No Comfortable Recovery *

Recently I attended a month-long military training, where they encouraged us to develop our own exercise habits--so that, once we completed the training and returned home, we would stay in shape.

Many of us there already had exercise habits and routines that we were accustomed to, routines that we felt had always helped us prepare well in the past.

Well, one of the instructors got my attention when he said, "Be careful not to do comfortable workouts."

Initially I thought to myself, "Well, aren't all workouts uncomfortable to some degree or another? Isn't that what makes it exercise?".

But then I realized, no, sometimes I personally find myself routinely doing the same exercises over and over again not because they help me improve, but because over time they have become easier and even enjoyable. What he meant was, to never fool ourselves into thinking that we were personally improving when in fact we might just be doing something that came easier to us and thus was more comfortable.

I found that to be a great analogy for my recovery. I know that I am good at certain things and that I do them frequently because they are more "comfortable". And then there are other things that I could be doing much better but don't focus on nearly as much because they are more "uncomfortable" and maybe new. Ignoring these uncomfortable elements (or action steps) of recovery contribute to relapse or even just stalling out.

Of course, I don't plan to stop all my good habits (both physical and spiritual) that I have now come to enjoy - for some of them I had to work hard to get to a point of where I enjoyed them! No, I will absolutely continue doing those good things. BUT I do those things now knowing that I need to pay extra attention to the things I haven't been doing. 

Since getting back from this training, for example, I've started swimming a lot for the first time (instead of running as much, which I enjoy and excel at), and sometimes (compared to the other swimmers in the pool) I just feel like a dead fish flopping in the water! But I know that if I'm consistent, one day I'll enjoy swimming as much as I do running.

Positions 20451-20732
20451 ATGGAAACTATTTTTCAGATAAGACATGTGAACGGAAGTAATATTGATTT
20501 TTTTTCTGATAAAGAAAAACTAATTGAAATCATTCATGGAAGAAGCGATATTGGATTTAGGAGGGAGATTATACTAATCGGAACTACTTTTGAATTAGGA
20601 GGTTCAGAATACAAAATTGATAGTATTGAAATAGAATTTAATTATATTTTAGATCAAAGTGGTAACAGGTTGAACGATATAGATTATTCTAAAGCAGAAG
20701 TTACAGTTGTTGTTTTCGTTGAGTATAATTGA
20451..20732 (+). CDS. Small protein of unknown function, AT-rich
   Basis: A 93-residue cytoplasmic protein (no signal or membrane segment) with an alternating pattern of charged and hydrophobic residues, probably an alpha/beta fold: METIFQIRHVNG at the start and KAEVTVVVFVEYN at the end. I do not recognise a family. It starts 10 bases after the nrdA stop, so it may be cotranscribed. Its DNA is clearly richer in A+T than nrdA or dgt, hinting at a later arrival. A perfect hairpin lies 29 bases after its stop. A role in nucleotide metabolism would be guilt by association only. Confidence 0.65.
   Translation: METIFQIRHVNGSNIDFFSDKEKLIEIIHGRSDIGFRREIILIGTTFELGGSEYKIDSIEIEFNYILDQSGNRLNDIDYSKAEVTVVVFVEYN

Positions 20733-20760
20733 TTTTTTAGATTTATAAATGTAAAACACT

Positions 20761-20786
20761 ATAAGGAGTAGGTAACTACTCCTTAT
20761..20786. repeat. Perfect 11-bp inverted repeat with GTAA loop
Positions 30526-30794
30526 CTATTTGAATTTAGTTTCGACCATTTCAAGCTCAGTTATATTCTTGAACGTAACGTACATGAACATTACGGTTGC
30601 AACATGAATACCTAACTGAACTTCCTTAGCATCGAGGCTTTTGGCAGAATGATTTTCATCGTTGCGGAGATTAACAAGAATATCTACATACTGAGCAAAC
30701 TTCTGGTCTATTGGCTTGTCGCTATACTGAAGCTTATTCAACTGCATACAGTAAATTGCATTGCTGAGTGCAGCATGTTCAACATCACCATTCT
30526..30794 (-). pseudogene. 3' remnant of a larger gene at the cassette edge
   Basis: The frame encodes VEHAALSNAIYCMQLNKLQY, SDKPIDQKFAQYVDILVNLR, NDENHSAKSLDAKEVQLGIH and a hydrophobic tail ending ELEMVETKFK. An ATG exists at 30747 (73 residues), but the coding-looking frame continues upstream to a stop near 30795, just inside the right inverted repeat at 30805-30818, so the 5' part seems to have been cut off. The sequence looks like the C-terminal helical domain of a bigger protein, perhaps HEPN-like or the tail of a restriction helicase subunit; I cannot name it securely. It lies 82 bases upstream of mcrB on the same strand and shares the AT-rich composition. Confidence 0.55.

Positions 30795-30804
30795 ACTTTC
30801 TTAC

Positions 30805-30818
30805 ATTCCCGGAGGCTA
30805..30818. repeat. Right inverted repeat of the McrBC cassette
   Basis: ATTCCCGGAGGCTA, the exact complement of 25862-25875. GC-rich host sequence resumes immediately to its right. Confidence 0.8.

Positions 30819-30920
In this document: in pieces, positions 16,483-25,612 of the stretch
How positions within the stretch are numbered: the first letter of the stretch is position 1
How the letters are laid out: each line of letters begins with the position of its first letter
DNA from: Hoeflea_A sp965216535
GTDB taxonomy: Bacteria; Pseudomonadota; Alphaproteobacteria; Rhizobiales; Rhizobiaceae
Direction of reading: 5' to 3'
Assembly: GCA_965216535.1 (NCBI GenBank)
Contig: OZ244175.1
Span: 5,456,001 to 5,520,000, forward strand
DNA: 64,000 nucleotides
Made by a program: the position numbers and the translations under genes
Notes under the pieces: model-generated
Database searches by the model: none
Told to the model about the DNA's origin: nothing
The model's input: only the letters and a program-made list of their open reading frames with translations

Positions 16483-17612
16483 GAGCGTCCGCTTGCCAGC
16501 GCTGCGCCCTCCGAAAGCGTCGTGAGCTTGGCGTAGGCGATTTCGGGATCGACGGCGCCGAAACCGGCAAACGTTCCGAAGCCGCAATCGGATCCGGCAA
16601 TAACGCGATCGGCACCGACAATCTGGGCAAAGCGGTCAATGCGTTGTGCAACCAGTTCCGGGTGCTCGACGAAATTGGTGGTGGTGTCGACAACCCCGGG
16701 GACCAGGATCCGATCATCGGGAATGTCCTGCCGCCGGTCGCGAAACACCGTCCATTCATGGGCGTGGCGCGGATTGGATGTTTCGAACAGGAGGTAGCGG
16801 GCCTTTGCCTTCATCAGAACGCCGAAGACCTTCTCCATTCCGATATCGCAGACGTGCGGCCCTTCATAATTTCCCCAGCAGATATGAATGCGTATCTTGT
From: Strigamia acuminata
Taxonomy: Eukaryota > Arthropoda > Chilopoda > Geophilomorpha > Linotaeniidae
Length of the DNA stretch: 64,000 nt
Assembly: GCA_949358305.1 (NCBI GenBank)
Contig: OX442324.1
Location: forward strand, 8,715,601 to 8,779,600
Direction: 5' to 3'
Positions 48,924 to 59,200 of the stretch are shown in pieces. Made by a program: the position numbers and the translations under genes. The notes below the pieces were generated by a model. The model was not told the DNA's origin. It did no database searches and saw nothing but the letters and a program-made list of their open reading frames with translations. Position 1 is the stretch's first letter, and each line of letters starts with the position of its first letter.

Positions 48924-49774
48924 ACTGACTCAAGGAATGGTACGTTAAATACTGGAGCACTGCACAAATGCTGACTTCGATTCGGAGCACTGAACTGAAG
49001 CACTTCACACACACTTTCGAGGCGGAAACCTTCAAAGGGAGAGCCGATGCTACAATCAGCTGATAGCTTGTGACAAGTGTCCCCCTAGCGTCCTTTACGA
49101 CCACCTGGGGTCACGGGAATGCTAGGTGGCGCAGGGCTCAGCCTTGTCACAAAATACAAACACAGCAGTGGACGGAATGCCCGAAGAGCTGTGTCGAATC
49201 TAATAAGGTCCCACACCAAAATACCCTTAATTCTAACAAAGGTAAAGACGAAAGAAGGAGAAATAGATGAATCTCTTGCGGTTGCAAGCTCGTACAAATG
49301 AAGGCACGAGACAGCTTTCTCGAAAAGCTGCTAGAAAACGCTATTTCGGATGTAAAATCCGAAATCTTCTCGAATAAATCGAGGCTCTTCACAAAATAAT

Jonah was once content with his way of life. So was the Young Ruler, as was Peter, James, John, and the other fishermen and publicans and carpenters. All doing good things, all relatively comfortable in their way of life. But Christ challenged every single one of them, all with countless others, to become even better than they currently were.
"I hope . . . that . . . there will be in each of your hearts a resolution to live nearer to the limitless self that lies within you. I am not asking for perfection; I am asking for greater effort. . ..
You are . . . of God, each of you, endowed with something of his divinity. . .. You cannot afford to live beneath that portion of divinity. You cannot afford to hide it or to set it aside." 

-President Gordon B. Hinckley, 1910-2008

I concluded that there is no such thing as a comfortable recovery. If things are coming too easily, I need to see what more I can do.

* This post was written by my good friend, Jason, who, like Ammon, is a great example of strength and humility.

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